First of all, as you stated, the plain language of the AHRA is not “obvious” and unambiguous. The Diamond Multimedia case illustrated this fact. In Diamond, the litigation of whether the old Rio player was a “digital audio recording device” (DARD), both the district court and the 9th Circuit came out completely differently on the issue of whether the RIO was a DARD after reviewing the statutory language and the legislative history of the AHRA. See Recording Indus. Ass’n of Am. v. Diamond Multimedia Sys., 180 F.3d 1072 (9th Cir. 1999). In Diamond, the district court held the Rio was a DARD, but the 9th Circuit ruled that the Rio was not a DARD because it was incapable of making copies without the aid of a computer. Completely contrary to the findings of the district court, the 9th Circuit held that any device that copies recordings from a computer is not a DARD. The district court, however, felt that this interpretation would effectively “eviscerate the AHRA.” No matter whether you feel that the district court was correct or the 9th Circuit, the fact is that that the AHRA is not a clear and unambiguous piece of litigation.

    Secondly, I disagree with her holding that the Inno, is in fact a DARD. She makes a rather conclusive assumption that just because the Inno can make a recordings from a transmission, and therefore does not meet to be attached to a computer to make recordings, this simple distinction makes the Inno a DARD. However, at least in my opinion, the legislative history of the AHRA supports the idea that a DARD is a device that can make physical copies of sound recordings (i.e. a CD Burner, DAT tape recorder, Mini-disc recorder, etc.). Batts’s refusal to consider the legislative history of the AHRA, which was extensively briefed by both parties for this motion, caused her to make the wrong conclusion that the Inno and other “XM + MP3” players are DARDs.

    Thirdly, I also agree with your statement that Batts’s holding that “XM + MP3” is service that XM has “end-to-end” control was overly broad. Although this was a motion to dismiss, and therefore she was required to accept the plaintiff’s allegations as true, she seems to focus so much on the alleged control XM has over the Inno and corresponding “service.” While discovery will ultimately reveal more information, after reviewing the Inno user guide, I do not think XM is providing any “service” whatsoever. However, after reading this opinion, it just seems as if Batts has already made up her mind that the Inno and its corresponding functionality is either a music distribution or leasing service.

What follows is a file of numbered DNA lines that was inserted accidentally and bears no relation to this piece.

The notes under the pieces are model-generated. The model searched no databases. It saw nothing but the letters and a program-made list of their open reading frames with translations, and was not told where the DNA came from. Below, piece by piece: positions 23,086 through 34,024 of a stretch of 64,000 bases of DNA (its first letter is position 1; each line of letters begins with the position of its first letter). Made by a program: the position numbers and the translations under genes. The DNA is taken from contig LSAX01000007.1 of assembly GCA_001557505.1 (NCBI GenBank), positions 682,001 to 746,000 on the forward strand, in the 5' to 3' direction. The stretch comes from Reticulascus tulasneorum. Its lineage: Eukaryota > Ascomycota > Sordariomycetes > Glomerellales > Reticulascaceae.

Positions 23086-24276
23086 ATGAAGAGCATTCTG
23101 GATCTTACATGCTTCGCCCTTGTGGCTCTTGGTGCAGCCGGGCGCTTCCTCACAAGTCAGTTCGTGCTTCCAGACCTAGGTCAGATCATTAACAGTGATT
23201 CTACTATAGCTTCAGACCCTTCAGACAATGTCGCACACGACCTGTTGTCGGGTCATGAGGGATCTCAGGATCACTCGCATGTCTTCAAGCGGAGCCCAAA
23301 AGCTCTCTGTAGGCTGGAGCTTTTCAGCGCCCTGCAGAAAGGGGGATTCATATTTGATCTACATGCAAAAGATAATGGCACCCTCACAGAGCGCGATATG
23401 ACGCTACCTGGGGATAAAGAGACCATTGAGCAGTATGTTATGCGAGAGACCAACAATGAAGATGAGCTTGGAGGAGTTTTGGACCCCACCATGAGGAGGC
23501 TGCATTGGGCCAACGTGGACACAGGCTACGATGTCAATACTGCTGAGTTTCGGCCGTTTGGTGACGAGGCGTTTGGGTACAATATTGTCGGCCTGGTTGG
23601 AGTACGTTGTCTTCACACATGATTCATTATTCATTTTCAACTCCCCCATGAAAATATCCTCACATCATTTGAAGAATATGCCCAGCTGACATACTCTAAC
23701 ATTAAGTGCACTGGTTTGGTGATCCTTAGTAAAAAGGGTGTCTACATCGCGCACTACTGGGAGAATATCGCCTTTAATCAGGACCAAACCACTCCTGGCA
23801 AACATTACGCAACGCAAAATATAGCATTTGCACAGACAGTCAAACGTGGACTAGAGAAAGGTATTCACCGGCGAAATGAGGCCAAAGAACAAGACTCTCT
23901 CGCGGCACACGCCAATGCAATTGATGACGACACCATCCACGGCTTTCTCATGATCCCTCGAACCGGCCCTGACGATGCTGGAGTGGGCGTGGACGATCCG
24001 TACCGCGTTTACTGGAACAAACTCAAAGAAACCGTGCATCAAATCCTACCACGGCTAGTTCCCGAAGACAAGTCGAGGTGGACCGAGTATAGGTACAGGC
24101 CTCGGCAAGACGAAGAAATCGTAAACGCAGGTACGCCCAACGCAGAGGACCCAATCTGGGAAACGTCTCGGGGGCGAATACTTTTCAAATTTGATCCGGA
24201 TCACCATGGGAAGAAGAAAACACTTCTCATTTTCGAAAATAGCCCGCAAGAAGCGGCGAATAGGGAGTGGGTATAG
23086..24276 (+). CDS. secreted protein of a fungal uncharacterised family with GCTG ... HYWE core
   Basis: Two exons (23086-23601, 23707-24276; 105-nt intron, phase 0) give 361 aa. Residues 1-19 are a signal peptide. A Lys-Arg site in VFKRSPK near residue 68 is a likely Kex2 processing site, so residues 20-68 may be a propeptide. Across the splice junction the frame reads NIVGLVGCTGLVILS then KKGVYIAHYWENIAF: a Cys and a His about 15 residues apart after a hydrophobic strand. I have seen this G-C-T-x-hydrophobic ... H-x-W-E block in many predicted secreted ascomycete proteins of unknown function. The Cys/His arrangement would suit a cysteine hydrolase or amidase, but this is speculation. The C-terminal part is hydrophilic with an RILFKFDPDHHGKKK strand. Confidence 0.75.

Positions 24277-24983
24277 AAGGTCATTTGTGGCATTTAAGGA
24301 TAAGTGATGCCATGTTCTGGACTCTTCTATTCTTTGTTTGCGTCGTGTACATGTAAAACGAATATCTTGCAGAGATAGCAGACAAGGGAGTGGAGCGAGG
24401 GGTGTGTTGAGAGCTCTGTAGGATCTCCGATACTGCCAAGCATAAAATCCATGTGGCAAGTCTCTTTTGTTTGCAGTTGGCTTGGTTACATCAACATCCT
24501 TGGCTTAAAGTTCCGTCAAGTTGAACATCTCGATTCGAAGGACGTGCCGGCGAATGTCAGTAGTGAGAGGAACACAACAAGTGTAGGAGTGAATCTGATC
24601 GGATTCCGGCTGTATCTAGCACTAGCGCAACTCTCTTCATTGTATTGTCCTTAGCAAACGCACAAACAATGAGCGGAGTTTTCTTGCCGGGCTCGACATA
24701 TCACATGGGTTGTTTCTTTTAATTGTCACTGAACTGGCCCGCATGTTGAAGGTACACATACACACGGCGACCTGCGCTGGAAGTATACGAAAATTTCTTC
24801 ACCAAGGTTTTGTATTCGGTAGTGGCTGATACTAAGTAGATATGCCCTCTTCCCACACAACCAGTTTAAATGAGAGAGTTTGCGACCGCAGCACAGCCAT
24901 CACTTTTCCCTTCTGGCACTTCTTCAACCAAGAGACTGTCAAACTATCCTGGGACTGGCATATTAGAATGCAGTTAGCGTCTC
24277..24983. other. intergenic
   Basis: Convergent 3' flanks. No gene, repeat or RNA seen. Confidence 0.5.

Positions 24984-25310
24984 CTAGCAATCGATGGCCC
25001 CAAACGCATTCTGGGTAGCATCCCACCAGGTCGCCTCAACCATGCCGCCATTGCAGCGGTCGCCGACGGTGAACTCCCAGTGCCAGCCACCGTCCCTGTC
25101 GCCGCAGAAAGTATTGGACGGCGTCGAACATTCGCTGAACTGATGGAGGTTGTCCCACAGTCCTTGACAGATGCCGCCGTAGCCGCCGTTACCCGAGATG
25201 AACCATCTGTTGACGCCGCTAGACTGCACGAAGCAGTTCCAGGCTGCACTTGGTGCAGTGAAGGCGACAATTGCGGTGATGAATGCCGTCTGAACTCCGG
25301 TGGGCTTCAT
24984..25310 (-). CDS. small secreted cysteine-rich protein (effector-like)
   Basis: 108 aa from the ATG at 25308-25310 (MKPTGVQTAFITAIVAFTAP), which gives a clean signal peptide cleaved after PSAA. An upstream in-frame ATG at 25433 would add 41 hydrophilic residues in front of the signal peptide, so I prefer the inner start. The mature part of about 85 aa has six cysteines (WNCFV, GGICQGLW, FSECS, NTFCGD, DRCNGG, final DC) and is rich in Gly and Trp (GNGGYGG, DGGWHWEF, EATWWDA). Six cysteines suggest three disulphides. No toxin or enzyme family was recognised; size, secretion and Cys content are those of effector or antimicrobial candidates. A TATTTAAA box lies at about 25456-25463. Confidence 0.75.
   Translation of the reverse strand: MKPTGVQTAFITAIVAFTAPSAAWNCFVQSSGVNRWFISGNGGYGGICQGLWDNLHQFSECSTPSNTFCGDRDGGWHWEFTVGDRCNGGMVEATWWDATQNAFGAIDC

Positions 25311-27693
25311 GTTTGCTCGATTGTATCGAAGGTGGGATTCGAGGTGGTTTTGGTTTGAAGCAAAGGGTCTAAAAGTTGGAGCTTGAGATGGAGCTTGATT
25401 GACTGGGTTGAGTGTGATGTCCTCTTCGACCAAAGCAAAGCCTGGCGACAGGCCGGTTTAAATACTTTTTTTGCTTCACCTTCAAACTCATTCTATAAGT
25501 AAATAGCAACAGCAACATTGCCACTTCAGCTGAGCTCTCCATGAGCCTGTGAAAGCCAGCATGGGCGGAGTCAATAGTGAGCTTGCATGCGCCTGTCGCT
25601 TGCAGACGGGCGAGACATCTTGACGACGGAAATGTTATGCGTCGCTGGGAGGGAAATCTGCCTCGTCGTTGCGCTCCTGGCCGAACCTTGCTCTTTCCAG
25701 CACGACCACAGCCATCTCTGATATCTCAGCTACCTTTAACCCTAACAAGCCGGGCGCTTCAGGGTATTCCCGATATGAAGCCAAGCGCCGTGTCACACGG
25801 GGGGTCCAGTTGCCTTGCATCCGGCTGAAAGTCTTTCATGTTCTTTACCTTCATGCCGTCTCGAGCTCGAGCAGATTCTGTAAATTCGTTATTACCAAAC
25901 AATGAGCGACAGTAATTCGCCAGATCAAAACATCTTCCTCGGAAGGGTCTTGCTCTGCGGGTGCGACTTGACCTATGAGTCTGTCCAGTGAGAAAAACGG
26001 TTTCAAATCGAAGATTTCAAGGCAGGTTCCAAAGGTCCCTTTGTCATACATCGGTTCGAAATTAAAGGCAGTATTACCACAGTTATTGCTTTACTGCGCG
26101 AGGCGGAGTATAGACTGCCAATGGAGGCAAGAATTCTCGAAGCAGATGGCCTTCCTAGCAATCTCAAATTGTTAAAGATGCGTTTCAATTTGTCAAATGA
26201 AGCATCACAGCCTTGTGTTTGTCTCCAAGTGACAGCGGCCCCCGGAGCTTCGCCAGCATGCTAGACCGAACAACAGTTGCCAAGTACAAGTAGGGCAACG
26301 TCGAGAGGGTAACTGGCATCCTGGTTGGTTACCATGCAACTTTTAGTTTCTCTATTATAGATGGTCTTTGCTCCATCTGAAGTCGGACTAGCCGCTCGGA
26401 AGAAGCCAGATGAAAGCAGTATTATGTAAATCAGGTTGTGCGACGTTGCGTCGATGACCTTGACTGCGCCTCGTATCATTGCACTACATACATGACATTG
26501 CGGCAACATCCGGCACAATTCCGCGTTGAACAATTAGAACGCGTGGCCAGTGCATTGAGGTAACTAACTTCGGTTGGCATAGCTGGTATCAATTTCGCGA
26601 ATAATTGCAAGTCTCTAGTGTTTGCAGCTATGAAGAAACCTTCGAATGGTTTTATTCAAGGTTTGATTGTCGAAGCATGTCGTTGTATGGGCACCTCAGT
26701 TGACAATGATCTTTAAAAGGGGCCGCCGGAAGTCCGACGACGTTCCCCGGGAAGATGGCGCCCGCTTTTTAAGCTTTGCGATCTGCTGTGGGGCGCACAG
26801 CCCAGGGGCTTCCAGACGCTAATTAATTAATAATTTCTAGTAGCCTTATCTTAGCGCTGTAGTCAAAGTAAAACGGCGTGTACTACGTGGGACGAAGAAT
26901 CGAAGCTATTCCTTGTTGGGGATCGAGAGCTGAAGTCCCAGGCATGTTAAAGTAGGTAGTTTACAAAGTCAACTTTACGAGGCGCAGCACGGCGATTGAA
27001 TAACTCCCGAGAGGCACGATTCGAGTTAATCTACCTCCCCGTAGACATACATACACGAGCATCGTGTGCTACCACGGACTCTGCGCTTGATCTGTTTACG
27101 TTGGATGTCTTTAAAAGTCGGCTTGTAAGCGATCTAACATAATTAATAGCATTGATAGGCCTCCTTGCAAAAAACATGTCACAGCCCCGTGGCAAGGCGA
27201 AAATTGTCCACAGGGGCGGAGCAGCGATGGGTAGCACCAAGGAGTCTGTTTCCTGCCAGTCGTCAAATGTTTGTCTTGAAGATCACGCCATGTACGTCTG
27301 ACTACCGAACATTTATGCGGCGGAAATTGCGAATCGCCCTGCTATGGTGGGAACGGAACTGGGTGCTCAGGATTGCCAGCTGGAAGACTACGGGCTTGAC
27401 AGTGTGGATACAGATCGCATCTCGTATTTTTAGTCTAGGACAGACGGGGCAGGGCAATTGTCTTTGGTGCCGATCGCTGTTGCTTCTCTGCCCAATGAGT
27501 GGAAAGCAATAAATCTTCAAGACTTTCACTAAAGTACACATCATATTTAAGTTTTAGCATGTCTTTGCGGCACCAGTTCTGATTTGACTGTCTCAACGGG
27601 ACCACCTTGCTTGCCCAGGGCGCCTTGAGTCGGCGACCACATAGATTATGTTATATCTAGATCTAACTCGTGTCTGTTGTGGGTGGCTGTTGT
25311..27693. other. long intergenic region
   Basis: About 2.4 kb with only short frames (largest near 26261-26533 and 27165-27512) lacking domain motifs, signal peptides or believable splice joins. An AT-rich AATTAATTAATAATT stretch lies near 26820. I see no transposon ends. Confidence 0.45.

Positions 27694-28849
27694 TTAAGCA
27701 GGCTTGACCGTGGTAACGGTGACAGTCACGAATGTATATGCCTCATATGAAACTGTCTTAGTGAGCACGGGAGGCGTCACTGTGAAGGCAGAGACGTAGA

Finally, I too think that the Inno’s functionality has many analogous features to PVRs and home recording of videos that Batts simply neglects, and this case could lead to future challenges on home recording rights. While there are some differences regarding the rules for broadcasting music, the Inno essentially is no different that an audio PVR. In fact, the Inno and other “XM + MP3” devices give the consumer fewer home recording rights than PVRs and other analog tape recorders since the recorded files on the Inno can be deactivated. Contrary to Batts’s reasoning, traditional radio/cassette players do threaten the market for copyrighted works because users are able to record the songs off the air for FREE. Although these recordings are not as high quality and not conveniently copied in individual songs, the fact is that consumers are able to make permanent copies of sound recordings for free. At least with the Inno and other “XM + MP3” devices, the copies are not permanent, and the Record Companies are getting some form of compensation from consumers through the license fees that are charged to XM subscribers.

    All in all, I just wanted to say that I thought your analysis was excellent and I agree that Batts has made some major errors in her interpretation of the AHRA and her application of the AHRA to this litigation.

    FYI: I am a second year law student and am currently authoring a student note on certain aspects of this case. Again, I enjoyed reading your post as it helped provide me with some additional information.

    Kevin